New DIBP notice 2016/33 addresses the declaration of overseas freight and insurance for the purposes of calculating Customs Value. While the calculation of Customs Value requires the use of the actual amounts paid, this Notice recognises that in some instances the actual amount paid or payable will be unknown.
Overseas freight and insurance are not elements from which Customs Value is calculated. While it’s important to have the correct amounts if the contract price includes provision for them such as in CFR, CIF or DDP, in contracts using FOB or similar incoterms their only impact is on the GST payable. As we know, a company that is registered for GST claims back any GST payable on business related transactions on the Business Activity Statement. Effectively, it’s just a debit and credit on a bit of paper with no impact on the national accounts. Nevertheless, DIBP focuses on the importance of the correct calculation of GST, whether or not it is also claimable as an input tax credit, and record it is an error if incorrectly calculated.
This Notice attempts to address how overseas freight and insurance should be calculated if the actual amounts paid or payable are unknown. In circumstances in which the sale is at FOB or similar we are given two options:
An estimate may be provided on the proviso that it is “soundly based “and closely approximates the actual amounts paid or payable.
Query: if you do not know the actual amount how can you know the estimate closely approximates the actual amount? Particularly if you are preparing the import declaration early. How do you know what a close approximation is?
Brokers must be able to demonstrate reasonable efforts were made to obtain the actual amounts if required by the Department. If the actual amounts are received and they are incorrect to a ‘material extent‘, then a PWA must be lodged.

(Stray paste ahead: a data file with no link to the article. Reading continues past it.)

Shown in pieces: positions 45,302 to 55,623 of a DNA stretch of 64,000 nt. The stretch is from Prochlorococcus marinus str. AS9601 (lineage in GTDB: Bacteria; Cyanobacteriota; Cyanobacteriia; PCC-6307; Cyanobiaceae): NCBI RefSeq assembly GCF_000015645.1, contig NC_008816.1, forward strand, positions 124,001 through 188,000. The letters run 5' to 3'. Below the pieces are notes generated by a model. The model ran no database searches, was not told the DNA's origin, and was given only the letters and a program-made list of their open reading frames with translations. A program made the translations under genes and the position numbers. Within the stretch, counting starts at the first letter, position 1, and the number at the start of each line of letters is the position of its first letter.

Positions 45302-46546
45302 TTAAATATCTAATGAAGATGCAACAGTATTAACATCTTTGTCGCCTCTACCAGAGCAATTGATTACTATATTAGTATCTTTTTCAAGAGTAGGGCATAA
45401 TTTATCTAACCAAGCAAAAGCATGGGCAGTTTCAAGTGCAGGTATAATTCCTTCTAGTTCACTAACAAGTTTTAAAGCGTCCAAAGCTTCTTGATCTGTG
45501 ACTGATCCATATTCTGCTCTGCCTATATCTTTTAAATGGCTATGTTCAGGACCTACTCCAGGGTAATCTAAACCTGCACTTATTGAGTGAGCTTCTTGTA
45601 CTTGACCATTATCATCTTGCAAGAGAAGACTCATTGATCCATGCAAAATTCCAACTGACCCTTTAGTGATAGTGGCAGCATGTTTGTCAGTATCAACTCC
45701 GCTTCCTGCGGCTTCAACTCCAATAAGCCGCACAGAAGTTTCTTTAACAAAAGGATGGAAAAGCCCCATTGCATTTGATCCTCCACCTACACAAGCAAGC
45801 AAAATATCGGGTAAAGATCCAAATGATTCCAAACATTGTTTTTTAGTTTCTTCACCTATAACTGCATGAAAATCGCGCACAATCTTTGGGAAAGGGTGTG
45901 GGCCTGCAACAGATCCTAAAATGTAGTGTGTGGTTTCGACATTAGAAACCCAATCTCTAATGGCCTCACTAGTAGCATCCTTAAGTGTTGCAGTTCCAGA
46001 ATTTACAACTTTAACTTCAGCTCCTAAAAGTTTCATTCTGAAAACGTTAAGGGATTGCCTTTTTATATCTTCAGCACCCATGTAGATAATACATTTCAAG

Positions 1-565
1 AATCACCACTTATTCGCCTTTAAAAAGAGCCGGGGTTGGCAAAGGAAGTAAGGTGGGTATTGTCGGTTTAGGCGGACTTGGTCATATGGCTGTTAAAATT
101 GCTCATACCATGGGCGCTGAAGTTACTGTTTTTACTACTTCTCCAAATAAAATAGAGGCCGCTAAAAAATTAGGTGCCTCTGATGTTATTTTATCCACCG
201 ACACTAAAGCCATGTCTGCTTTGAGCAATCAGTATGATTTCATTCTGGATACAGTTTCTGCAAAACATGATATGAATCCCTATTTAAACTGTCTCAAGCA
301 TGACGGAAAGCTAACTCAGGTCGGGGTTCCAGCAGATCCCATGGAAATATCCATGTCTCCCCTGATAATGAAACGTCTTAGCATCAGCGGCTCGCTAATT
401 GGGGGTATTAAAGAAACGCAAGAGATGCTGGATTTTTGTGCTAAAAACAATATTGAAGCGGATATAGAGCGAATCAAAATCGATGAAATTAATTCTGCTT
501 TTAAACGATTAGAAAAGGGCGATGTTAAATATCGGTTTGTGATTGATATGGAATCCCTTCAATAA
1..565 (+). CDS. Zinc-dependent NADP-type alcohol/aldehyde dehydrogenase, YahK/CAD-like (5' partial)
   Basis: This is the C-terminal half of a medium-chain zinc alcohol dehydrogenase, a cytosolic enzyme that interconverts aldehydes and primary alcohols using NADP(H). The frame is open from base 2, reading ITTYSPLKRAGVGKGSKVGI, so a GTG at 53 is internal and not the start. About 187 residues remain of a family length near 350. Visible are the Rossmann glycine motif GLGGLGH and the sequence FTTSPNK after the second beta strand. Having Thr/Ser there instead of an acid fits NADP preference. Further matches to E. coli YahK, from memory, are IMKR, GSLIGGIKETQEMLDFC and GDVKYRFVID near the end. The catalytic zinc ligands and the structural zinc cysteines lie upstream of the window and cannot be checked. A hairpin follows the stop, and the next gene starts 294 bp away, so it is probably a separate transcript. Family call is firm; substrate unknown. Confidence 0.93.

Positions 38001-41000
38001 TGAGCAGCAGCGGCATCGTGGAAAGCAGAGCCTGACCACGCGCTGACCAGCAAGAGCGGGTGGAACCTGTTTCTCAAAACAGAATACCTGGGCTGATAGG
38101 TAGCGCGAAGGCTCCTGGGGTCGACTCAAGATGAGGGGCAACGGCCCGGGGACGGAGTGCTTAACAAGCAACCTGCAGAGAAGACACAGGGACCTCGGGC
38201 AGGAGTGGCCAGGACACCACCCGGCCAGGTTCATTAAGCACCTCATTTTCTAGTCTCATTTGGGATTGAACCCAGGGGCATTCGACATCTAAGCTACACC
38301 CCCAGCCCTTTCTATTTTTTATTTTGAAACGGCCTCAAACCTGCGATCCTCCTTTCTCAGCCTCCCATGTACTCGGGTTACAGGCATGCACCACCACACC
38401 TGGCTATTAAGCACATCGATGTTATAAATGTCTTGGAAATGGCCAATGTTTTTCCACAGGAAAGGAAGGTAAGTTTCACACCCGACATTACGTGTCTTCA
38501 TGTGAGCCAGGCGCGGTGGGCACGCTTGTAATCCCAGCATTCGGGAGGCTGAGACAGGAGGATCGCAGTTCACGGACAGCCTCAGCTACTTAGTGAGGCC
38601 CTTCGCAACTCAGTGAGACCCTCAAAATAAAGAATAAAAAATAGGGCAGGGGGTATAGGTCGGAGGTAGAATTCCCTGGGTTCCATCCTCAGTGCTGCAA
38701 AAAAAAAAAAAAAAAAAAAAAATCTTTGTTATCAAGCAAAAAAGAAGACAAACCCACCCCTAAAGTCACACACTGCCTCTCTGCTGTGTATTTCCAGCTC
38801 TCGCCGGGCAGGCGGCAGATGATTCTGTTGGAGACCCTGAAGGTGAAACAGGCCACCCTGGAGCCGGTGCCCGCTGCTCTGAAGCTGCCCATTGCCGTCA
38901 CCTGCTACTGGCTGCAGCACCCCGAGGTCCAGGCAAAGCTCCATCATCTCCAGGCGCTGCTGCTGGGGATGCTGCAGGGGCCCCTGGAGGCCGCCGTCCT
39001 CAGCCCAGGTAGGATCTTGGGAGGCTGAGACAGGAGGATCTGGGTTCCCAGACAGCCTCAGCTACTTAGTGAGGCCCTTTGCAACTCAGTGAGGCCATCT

Query: what is a material extent? A percentage? What will be accepted as reasonable efforts? Industry knowledge? Your own companies freight rates? Third-party advice?
Industry practice where the broker is not also the forwarder has been to ring the forwarder or shipping company and request the amounts payable for ocean freight or, when advised this is not available, to then request an indicative amount. Will this be a reasonable effort? Can I suggest the broker needs to be very sure they maintain file notes to support the amounts input given that such estimates provided by other parties are not always either reliable or accurate.
What about the insurance? Long-standing industry practice has been to use 0.0025% of the FOB amount as the insurance payable. That practice has been stopped by this Notice, but no realistic alternative appears to have been put in its place. Is this another example of a lack of consultation prior to the issue of ACN’s? The only alternative appears to be option 2.
Following years of negotiation by industry the Australian Tax Office (ATO) has approved a safe harbour that provides that when calculating the VoTI and the actual freight and insurance amounts paid or payable under an FOB contract (or any other contract which does not include the overseas freight and insurance) are unknown, an amount of 10% of the Customs Value may be declared as the freight and insurance amount on an import declaration. This 10% must be apportioned between the overseas freight and insurance. If the actual amount payable become known after the import declaration has been prepared, the FID will not require adjustment.
It should be noted that the 10% safe harbour is not available in contracts in which the goods are imported under CIF, CFR or any other incoterm in which overseas freight and insurance are included in the price.
There are valid reasons that industry associations fought for a long time to have this safe harbour put in place. To suddenly be forced to use it, however, because we do not know the actual amount of insurance payable (if any) and can no longer calculate insurance as 0.0025% of the FOB amount, doesn’t appear to have had a lot of consultation. It will be particularly painful for individuals or companies not registered for GST which will suddenly have a far larger GST bill that would otherwise have been the case. Further, the percentage method was based on a reasonable approximation of how insurance is calculated. This 10% safe harbour has a place, but so does the existing methodology to calculate overseas insurance. It could exist in harmony with the new safe harbour option provided by the AT0 decision. I would urge the regulator to rethink the rationale behind stopping its use.